Hi everybody! Today we are going to continue to discuss why human suffering occurs in light of an all-powerful and completely good God. Fun, right?
Don’t worry, the questions will get a bit lighter after this. But I thought this would be a good way to start the blog because questions on suffering are some of the most profound that we must contemplate.
Let’s dive in, shall we?
“Why do we live in a world with natural disasters, disease, etc?”
Another way that we sometimes ask this question, especially in light of a recent hurricane or diagnosis or tragedy is- “Why would God allow that?”
There are two ways to explain why the natural world seems broken: a scientific response and a spiritual response.
The scientific response is pretty straightforward: earthquakes occur because of the tectonic shifting of earth’s plates. Tsunamis are caused by underwater earthquakes. Hurricanes come from divergent weather patterns colliding. Medically, we can explain the causes of most illnesses and pain.
But the scientific response is not helpful when you are concerned with meaning.
We understand the how, but we struggle to explain why.
The biblical story points to our world being systemically broken. Creation, what was once good, is good no longer.
In the book of Romans Paul gives a theological perspective about the current state of our world. He uses the word “creation” to describe the world. Take a close look at how Paul describes creation’s predicament:
“Creation waits with eager longing for the revealing of the children of God; for the creation was subjected to futility, not of its own will but by the will of the one who subjected it, in hope that the creation itself will be set free from its bondage to decay and will obtain the freedom of the glory of the children of God.”
That is a lot of words to say that creation is currently broken (or decaying). Things are not as they should be.
At this point Paul uses a metaphor of pregnancy to explain the current brokenness.
“We know that the whole creation has been groaning in labor pains until now; and not only the creation, but we ourselves, who have the beginnings of the Spirit, groan inwardly while we wait…”
Did you catch that? All of creation, and us as well, are waiting. And as we wait, we groan (or lament, or complain or cry) over the current state of our world. We point to what is not right when a family member becomes ill too young. We groan when cancer rears its ugly face. We lament when an earthquake rocks the west coast. We groan and we wait.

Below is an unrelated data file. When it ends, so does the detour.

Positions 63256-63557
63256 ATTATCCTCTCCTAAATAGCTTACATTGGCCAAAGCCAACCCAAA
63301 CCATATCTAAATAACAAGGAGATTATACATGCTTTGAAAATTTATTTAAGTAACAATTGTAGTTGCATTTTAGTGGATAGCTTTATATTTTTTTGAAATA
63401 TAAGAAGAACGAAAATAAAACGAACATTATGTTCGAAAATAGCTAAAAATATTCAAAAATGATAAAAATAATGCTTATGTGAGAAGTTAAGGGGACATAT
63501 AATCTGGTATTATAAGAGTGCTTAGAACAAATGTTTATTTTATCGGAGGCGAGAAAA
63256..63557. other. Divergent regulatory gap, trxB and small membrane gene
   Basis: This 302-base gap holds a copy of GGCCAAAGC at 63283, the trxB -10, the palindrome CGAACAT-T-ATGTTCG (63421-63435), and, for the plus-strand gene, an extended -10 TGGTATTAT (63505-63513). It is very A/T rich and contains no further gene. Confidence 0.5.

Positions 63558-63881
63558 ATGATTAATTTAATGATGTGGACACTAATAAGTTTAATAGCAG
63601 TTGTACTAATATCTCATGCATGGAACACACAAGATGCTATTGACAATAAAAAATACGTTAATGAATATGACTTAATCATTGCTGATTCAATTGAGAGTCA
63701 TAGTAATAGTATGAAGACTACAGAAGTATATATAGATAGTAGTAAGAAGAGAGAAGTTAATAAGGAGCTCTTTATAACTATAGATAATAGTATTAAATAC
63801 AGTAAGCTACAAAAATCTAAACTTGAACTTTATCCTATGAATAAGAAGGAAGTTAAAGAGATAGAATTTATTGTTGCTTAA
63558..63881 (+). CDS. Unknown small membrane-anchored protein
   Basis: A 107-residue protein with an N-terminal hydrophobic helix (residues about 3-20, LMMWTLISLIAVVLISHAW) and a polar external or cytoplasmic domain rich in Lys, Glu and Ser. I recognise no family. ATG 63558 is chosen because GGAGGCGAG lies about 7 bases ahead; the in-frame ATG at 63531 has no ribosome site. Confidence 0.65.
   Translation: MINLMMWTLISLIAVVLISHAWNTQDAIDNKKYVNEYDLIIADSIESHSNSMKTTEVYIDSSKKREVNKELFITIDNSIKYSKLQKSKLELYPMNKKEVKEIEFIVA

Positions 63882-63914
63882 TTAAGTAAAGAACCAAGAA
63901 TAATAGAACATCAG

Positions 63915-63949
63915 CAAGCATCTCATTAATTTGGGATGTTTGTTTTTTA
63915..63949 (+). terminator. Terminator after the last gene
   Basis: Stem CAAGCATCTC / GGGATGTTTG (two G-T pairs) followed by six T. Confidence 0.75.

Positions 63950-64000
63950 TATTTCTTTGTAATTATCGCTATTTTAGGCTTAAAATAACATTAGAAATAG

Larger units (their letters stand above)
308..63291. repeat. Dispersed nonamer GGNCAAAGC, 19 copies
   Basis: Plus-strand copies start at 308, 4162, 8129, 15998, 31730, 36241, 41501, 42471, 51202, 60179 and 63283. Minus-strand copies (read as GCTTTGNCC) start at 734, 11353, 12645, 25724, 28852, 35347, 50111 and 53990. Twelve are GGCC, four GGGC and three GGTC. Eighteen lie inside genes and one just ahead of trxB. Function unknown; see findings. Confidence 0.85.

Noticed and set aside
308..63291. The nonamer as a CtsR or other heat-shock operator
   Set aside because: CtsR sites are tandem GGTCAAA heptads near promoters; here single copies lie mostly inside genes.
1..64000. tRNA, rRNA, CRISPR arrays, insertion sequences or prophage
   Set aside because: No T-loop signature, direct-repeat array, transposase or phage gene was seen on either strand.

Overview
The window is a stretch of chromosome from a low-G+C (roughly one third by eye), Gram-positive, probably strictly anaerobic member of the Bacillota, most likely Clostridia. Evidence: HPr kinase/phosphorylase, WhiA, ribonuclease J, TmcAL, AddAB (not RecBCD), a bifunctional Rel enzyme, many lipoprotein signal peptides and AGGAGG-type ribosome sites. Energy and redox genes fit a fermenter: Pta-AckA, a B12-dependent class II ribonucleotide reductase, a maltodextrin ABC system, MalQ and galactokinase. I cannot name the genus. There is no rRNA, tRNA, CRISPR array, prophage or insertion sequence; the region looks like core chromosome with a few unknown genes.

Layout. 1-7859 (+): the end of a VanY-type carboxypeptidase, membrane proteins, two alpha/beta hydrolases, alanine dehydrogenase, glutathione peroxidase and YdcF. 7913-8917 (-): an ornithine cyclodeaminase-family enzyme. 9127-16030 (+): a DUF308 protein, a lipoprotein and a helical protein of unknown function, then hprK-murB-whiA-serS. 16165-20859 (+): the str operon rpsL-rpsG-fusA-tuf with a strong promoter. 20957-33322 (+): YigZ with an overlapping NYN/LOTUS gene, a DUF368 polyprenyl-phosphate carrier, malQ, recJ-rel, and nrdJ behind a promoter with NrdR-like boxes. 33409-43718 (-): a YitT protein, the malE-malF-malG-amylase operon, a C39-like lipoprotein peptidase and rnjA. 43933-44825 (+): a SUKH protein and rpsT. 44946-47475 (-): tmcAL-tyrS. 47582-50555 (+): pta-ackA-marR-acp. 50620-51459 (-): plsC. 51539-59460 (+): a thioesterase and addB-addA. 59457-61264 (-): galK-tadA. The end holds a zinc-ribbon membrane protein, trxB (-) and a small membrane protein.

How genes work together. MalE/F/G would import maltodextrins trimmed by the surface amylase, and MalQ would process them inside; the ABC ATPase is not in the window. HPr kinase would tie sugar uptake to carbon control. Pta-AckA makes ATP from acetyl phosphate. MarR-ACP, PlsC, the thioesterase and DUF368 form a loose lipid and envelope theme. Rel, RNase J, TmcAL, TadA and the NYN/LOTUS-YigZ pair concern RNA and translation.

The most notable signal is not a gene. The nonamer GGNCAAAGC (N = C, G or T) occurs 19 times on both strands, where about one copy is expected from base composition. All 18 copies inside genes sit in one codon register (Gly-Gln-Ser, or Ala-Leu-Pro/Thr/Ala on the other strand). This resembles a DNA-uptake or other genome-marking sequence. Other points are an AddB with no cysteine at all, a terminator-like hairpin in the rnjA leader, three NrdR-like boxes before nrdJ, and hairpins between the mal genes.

What do we wait for?
“…for adoption, the redemption of our bodies.” (Romans 8)
We wait for redemption. We wait for the old to be made new again. And the Bible continually looks to a time when we, alongside all of creation, will be redeemed.
Yes, but shouldn’t God do something about the suffering in the meantime?
In fact, God has done something. One of the greatest mysteries of Christianity is that we worship a God that suffers. Jesus came to the world and allowed himself to be crucified- to suffer- on a cross.
God allowed himself to endure the worst that this world had to offer. And when hope seems lost- we find resurrection.
Christians point to the resurrection as a sign of what is to come. Easter is a celebration of the defeat of sin and death.
Timothy Keller, pastor of the Redeemer Church in New York City, writes:“While other worldviews lead us to sit in the midst of life’s joys, foreseeing the coming sorrows, Christianity empowers its people to sit in the midst of this world’s sorrows, tasting the coming joy.”
You see this all over the Bible…
The prophet Isaiah tells of a time when the lion will lay down next to the lamb, and when weapons will be turned into farm equipment.
John, in his revelation, points to a time when there will be no reason to cry because all pain and death will be a distant memory.
Paul, in his letter to his disciple Timothy, reminds us that all that we endure in this current world will be overshadowed by the future glory to come.
The point is this:
Authors of the Bible are less concerned with why the world is decaying and are more concerned with what you will do for your fellow man in the midst of this broken world.
We wait…and we act.
The church is to be a witness to the future glory by being on the front lines of current suffering. And so we mourn with those who mourn. We rebuild when nature destroys. We pray when hope seems lost.
In the end, it seems the Bible is less concerned with the ‘why’ and more concerned with the response to a broken world.
So…who in your life needs you to be the church today? Where do you see pain that you can come alongside of? These are the questions that Christians should be contemplating…
See you on Sunday!